I Do What I Want … Sometimes

I-Do-What-I-Want_Gray_DESIGN_1024x1024I work with a guy who is one of the nicest people you’d ever want to meet. He has a counseling degree from a Christian university, does his job well, and is always a straight shooter. That’s why it’s so funny when sometimes after being asked to do something he’ll turn and sarcastically quip, “I do what I want.”

Ah, if only life were that easy.

I’ve always been a “supposed to” kind of person. I’ve been borderline obsessive over making exactly the right decision in every situation. As a result, I’ve always played things pretty conservatively. Behave in school, get good grades, go to college, get degree, get job, have family, go to church, drive the speed limit, etc., etc. And those are all good things. But there were also some things along the way I didn’t do. Move away from the area I grew up in, take some time off from college, visit a foreign country, maybe not get a degree, think outside the box. It’s too late for me to do a lot of those things now.

As I pondered this yesterday, I started to get kind of fired up. Why can’t I, at age 40, just docaptain-america-cab-door-300x250 what I want to do? I’ve always tried to stick to the rules, and I have a lot of regrets. Maybe it’s time for me to start sticking my neck out a little more. The more I thought about it, the more intense I became. I felt as if I could rip a car door off its hinges, just like Chris Evans did in the first Captain America movie.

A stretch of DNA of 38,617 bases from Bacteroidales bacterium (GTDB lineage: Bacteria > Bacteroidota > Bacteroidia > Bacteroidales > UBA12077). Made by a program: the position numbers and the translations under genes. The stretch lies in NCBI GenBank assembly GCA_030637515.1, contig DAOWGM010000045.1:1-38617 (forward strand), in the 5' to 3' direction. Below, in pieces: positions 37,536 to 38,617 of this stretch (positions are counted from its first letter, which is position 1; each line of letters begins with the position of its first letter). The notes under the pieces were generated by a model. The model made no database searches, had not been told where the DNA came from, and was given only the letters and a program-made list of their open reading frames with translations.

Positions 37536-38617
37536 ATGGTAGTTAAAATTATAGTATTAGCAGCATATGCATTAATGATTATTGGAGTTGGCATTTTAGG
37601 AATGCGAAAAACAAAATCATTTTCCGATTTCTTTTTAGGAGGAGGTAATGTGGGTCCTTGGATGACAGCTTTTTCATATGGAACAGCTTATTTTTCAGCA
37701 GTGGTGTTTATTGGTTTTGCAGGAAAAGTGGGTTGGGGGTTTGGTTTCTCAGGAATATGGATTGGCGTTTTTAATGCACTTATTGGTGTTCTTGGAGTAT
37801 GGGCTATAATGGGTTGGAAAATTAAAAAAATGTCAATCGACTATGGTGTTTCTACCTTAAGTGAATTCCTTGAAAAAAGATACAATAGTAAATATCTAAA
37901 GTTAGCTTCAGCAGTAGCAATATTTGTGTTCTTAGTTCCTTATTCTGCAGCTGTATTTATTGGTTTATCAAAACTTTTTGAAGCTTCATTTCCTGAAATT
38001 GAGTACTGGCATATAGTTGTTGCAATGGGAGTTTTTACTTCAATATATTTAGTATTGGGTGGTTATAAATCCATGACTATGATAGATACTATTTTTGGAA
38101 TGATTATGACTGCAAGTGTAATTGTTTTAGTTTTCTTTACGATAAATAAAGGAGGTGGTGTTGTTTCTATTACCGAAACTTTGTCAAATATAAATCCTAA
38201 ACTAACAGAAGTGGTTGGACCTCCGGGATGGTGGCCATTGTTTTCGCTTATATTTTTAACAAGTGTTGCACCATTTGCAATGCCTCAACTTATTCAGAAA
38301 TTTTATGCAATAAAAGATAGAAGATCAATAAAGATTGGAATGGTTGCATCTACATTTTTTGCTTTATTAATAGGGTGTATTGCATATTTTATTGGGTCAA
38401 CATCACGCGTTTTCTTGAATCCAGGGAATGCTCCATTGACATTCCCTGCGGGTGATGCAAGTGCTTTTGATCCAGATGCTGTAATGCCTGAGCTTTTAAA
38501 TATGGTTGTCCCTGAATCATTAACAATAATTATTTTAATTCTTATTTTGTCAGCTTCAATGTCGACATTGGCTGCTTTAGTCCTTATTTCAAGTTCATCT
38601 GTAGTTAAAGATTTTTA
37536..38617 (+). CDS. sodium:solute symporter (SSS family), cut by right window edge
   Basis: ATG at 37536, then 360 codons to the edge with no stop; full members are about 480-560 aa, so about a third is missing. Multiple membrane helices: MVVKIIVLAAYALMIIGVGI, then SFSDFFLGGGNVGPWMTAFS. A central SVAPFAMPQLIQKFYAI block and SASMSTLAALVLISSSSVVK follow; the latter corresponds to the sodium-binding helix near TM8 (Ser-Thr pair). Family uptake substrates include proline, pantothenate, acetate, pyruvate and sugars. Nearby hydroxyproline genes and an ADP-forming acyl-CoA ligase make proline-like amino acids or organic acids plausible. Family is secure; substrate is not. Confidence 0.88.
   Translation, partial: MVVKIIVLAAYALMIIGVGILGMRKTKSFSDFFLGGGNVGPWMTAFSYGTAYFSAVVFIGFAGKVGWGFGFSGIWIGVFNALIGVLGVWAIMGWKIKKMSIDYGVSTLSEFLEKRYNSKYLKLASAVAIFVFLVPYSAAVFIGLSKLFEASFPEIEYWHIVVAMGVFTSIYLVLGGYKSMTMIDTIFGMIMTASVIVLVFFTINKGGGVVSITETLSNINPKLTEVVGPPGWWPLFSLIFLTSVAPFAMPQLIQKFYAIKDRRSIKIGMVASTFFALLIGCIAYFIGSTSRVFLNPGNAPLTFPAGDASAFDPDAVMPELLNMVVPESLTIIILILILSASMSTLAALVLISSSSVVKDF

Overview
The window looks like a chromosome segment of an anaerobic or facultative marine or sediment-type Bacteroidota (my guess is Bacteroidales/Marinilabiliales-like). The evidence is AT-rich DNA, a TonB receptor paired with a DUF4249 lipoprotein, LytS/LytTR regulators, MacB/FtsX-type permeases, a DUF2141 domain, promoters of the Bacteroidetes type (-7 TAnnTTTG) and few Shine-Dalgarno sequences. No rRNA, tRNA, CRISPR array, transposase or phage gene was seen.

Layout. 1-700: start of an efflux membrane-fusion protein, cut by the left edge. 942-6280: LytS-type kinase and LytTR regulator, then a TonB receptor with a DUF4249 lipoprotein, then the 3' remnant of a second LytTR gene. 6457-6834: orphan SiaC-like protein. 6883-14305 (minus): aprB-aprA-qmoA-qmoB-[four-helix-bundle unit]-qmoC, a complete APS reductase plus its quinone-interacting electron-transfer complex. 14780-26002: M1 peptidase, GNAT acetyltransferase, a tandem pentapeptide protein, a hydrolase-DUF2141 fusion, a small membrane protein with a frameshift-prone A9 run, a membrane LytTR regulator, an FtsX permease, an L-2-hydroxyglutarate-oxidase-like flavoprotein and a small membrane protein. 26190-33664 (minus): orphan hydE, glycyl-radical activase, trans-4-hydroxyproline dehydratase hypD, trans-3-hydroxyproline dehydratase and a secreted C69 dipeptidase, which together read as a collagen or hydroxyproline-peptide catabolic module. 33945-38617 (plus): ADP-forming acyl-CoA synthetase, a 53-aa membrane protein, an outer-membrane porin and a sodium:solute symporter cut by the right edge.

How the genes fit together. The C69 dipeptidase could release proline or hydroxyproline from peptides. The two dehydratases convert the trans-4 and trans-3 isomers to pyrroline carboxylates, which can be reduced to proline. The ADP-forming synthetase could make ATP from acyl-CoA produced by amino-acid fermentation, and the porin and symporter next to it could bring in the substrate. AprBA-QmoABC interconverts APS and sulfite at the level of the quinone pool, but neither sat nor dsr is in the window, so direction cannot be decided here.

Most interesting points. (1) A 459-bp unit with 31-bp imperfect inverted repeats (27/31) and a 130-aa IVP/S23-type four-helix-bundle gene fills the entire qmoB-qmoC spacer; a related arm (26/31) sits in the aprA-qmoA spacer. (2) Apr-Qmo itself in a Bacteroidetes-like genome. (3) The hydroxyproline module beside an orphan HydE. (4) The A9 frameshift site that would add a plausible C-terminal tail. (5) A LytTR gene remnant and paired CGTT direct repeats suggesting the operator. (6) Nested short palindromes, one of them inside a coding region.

How did I quell this aggression rising up in me? I broke my self-imposed “no Starbucks” rule and bought a decaf caramel macchiato.

What a rebel.

After a day back at work today and a healthy dose of reality, I realized I can’t always do exactly what I want. There has to be a balance in there somewhere. For instance, if my wife needs me to come home and watch the kids so she can run to the grocery store for something but I would rather go play golf (I don’t play golf, by the way. Only example I could think of.), it would be very selfish of me to just not come home. At the same time, though, if I want to homeschool my kids (which my wife and I actually do) in a world where public school is the recommended norm, why can’t I do that?

The “supposed to” mentality manifests itself in a lot of different ways for me. What’s the best shirt to wear today? What should I order at the restaurant? What are the right words to say to this person? What I’m talking about here, though, is something bigger. It’s a life philosophy. It’s deciding what to hold onto and what to let go. It’s deciding when to take a risk and when to play it safe. Most of all, though, it involves me moving out of a comfort zone (Man, I still hate that phrase.) and taking initiative.

And that is definitely not always safe.

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